FAA says planes’ crashes similar
Trump orders US to join global grounding of Boeing 737 MAX
The flight path data of two Boeing 737 MAX 8 planes that crashed showed similarities, the FAA said Wednesday as the United States became the last nation to ground the popular planes worldwide.
The Federal Aviation Administration issued an emergency order three days after an Ethiopian Airlines Boeing 737 MAX 8 crash that killed all 157 on board.
“The FAA is ordering the temporary grounding of Boeing 737 MAX aircraft operated by U.S. airlines or in U.S. territory. The agency made this decision as a result of the data gathering process and new evidence collected at the site and analyzed today.
“This evidence, together with newly refined satellite data available to FAA this morning, led to this decision,” the FAA said.
Daniel Elwell, acting head of the FAA, said the data linked the behavior and flight path of the Ethiopian Airline jet to data from the crash of a Lion Air jet in October. “Evidence we found on the ground made it even more likely that the flight path was very close to Lion Air’s,” Elwell said Wednesday.
Before the FAA announcement, President Donald Trump issued an emergency order halting flights of the MAX 8 and MAX 9.
The United States had been under pressure to join nations worldwide in grounding the planes after concerns mounted that the Ethiopian crash was similar to one in October. Wednesday, Canada joined the list of countries that halted the flights.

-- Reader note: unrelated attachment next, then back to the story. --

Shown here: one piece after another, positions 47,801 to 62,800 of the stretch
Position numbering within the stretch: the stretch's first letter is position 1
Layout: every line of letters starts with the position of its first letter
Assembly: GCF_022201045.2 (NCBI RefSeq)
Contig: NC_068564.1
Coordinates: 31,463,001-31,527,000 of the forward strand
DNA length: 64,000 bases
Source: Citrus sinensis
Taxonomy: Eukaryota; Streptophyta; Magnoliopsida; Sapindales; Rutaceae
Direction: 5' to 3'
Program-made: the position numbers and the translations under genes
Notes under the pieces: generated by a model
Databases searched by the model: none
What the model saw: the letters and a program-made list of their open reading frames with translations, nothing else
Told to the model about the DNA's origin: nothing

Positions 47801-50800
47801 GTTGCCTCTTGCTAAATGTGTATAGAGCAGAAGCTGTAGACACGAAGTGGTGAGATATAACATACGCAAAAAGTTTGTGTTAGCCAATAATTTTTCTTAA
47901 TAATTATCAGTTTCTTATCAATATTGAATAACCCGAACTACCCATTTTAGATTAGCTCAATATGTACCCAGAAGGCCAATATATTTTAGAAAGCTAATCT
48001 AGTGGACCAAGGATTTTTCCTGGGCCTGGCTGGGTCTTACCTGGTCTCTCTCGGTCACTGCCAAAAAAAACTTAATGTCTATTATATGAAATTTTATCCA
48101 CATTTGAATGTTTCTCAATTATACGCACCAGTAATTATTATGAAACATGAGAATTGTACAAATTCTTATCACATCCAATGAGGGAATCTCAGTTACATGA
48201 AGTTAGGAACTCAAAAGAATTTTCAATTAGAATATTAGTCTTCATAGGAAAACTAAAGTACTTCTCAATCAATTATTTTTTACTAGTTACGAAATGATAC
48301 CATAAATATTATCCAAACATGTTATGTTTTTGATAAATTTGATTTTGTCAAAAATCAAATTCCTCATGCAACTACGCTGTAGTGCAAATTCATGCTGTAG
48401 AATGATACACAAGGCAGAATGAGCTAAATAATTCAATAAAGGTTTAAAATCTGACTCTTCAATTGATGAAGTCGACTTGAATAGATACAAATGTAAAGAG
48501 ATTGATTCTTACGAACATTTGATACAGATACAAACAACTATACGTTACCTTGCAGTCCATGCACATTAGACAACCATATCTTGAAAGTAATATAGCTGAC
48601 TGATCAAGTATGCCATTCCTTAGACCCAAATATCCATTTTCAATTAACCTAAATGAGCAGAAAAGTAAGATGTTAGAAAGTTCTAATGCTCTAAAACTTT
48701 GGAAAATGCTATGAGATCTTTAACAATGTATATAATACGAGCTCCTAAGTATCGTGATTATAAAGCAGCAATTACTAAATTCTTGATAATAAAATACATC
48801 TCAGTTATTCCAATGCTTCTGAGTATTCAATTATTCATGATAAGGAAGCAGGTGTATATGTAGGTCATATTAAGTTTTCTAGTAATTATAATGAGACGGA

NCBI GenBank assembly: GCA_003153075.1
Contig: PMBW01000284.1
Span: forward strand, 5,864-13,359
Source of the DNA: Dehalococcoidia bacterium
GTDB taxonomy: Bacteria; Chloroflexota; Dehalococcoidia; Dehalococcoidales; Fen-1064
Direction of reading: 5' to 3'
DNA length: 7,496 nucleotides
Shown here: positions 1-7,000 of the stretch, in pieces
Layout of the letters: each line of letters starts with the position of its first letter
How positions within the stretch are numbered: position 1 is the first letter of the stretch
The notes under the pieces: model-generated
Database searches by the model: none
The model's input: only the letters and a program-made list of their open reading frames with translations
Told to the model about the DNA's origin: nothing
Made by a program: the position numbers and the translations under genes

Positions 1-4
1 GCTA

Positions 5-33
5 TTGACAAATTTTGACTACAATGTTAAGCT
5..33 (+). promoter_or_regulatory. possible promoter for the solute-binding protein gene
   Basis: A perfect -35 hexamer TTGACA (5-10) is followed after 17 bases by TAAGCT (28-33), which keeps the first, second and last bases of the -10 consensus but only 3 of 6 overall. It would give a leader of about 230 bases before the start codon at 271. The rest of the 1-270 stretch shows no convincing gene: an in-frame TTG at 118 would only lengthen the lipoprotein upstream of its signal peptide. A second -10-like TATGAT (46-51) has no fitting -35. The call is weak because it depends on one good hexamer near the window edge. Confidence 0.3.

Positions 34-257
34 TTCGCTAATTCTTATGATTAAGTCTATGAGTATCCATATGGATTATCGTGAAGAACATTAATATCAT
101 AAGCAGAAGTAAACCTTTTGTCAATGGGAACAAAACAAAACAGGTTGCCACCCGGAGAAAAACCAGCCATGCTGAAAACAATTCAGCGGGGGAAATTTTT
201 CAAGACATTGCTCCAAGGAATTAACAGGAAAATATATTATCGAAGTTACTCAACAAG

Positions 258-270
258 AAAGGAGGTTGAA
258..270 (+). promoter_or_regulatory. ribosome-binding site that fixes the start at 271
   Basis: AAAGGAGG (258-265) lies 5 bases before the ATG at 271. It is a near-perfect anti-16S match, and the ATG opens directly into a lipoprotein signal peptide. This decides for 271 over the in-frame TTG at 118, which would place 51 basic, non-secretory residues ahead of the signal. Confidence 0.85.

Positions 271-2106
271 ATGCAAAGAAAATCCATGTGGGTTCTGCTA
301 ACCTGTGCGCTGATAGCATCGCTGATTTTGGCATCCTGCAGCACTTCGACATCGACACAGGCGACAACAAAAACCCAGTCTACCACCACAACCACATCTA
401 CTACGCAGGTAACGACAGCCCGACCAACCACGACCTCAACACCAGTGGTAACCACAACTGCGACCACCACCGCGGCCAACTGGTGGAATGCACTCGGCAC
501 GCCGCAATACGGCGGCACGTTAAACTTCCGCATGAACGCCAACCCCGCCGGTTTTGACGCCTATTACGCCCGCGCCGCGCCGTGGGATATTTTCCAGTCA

Trump said planes in the air would complete their flights but no more would take off.
Boeing said it supported the move. “Boeing has determined – out of an abundance of caution and in order to reassure the flying public of the aircraft’s safety – to recommend to the FAA the temporary suspension of operations of the entire global fleet of all 371 MAX aircraft,” Boeing said in a statement.
The MAX fleet began flying two years ago and includes 74 domestic planes.
Airlines have ordered more than 4,500 of the jetliners, the newest version of the 737 and best-selling airliner ever.
Canadian Transport Minister Marc Garneau cited newly obtained satellite data that he said show a possible similarity to the Ethiopian crash and the Lion Air crash. “This is not conclusive, but it is something that points in that direction,” Garneau said.
At least one airline wants compensation from Boeing for the cost of parking the jets. Norwegian Air Shuttles spokeswoman Tonje Naess said the carrier, which flies 18 of the planes, should not face “any financial burden for a brand new aircraft that will not to be used.”
The FAA stood by the safety of the Boeing 737 MAX on Tuesday.
In the USA, Southwest and American fly the plane, and both expressed confidence in their fleets.
The MAX 8 that crashed Sunday was 4 months old and minutes into a Nairobi-bound flight from Addis Ababa when it slammed into a field. In October, a Lion Air plane of the same model crashed into the Java Sea minutes after departing from Jakarta, Indonesia. None of the
189 passengers and crew survived.
Both flights crashed after drastic speed fluctuations during ascent. Both pilots made ill-fated efforts to return to their airport of origin after takeoff. The FAA said it expects to require Boeing to complete MAX 8 flight control system enhancements – prompted by the Lion Air crash – by month’s end.
The plane involved in Sunday’s crash was delivered to the airline in November, had flown 1,200 hours and had undergone a maintenance check Feb. 4. The pilot, who had more than 8,000 hours of flight experience, had issued a distress call and tried to return to the airport.
The black box voice and data recorders were found, and airline CEO Tewolde GebreMariam told CNN the pilots told air traffic control they were having “flight control problems.”
Ethiopian Airlines spokesman Asrat Begashaw said the equipment will be shipped to an undisclosed European country for analysis.